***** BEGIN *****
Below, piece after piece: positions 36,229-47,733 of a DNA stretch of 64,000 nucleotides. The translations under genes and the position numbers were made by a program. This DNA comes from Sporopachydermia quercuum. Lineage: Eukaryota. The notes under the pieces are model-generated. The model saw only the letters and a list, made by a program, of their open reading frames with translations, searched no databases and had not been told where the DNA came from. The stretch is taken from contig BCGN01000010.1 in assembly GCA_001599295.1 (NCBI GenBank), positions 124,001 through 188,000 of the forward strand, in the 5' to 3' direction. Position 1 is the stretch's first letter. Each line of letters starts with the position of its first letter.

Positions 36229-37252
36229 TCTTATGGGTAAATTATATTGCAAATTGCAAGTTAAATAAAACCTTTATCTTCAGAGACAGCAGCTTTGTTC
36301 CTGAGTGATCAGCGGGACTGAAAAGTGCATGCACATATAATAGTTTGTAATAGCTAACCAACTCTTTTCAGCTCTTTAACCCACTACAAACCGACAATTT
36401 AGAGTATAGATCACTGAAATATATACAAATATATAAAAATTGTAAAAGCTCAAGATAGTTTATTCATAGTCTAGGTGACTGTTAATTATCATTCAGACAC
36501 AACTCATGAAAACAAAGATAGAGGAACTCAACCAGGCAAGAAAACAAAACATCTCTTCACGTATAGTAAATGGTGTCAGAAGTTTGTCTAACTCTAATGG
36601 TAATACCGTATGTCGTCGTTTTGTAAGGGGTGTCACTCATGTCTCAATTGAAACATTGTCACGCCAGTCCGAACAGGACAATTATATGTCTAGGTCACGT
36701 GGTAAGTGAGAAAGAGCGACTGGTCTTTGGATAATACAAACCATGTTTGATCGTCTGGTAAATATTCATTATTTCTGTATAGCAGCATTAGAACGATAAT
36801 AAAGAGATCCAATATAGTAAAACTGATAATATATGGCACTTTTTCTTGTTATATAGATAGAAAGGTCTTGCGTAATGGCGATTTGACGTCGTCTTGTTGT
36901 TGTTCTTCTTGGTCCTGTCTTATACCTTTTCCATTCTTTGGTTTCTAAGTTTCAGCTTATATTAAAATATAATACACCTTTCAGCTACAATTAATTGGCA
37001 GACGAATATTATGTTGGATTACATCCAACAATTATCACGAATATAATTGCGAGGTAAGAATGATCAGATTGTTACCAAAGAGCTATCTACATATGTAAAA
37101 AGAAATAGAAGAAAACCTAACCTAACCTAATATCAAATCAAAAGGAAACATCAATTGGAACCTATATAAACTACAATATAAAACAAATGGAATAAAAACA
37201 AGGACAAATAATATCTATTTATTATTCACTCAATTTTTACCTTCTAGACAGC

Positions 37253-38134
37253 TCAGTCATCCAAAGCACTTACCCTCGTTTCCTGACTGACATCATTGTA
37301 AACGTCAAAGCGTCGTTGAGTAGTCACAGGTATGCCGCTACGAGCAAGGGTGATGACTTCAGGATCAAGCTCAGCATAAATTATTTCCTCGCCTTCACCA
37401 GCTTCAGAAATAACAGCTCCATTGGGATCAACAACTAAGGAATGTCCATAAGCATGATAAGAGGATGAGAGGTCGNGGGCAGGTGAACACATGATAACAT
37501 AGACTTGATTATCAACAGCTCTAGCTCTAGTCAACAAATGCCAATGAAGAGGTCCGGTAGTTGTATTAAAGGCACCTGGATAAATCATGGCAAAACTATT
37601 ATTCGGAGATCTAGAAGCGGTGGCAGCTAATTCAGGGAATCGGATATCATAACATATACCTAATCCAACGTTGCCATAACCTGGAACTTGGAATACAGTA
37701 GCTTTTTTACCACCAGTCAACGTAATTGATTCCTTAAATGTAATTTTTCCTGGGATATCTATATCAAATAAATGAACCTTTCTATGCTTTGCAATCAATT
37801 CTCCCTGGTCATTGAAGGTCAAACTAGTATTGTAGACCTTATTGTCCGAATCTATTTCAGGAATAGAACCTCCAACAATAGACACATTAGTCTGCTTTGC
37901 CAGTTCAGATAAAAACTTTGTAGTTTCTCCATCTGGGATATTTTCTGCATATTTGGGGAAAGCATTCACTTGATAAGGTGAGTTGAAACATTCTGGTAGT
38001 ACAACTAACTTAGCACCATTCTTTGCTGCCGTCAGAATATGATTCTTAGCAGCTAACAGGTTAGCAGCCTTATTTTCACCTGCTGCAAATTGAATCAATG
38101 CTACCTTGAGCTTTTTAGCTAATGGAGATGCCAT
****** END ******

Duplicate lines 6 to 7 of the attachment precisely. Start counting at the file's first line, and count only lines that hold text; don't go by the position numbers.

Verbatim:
36501 AACTCATGAAAACAAAGATAGAGGAACTCAACCAGGCAAGAAAACAAAACATCTCTTCACGTATAGTAAATGGTGTCAGAAGTTTGTCTAACTCTAATGG
36601 TAATACCGTATGTCGTCGTTTTGTAAGGGGTGTCACTCATGTCTCAATTGAAACATTGTCACGCCAGTCCGAACAGGACAATTATATGTCTAGGTCACGT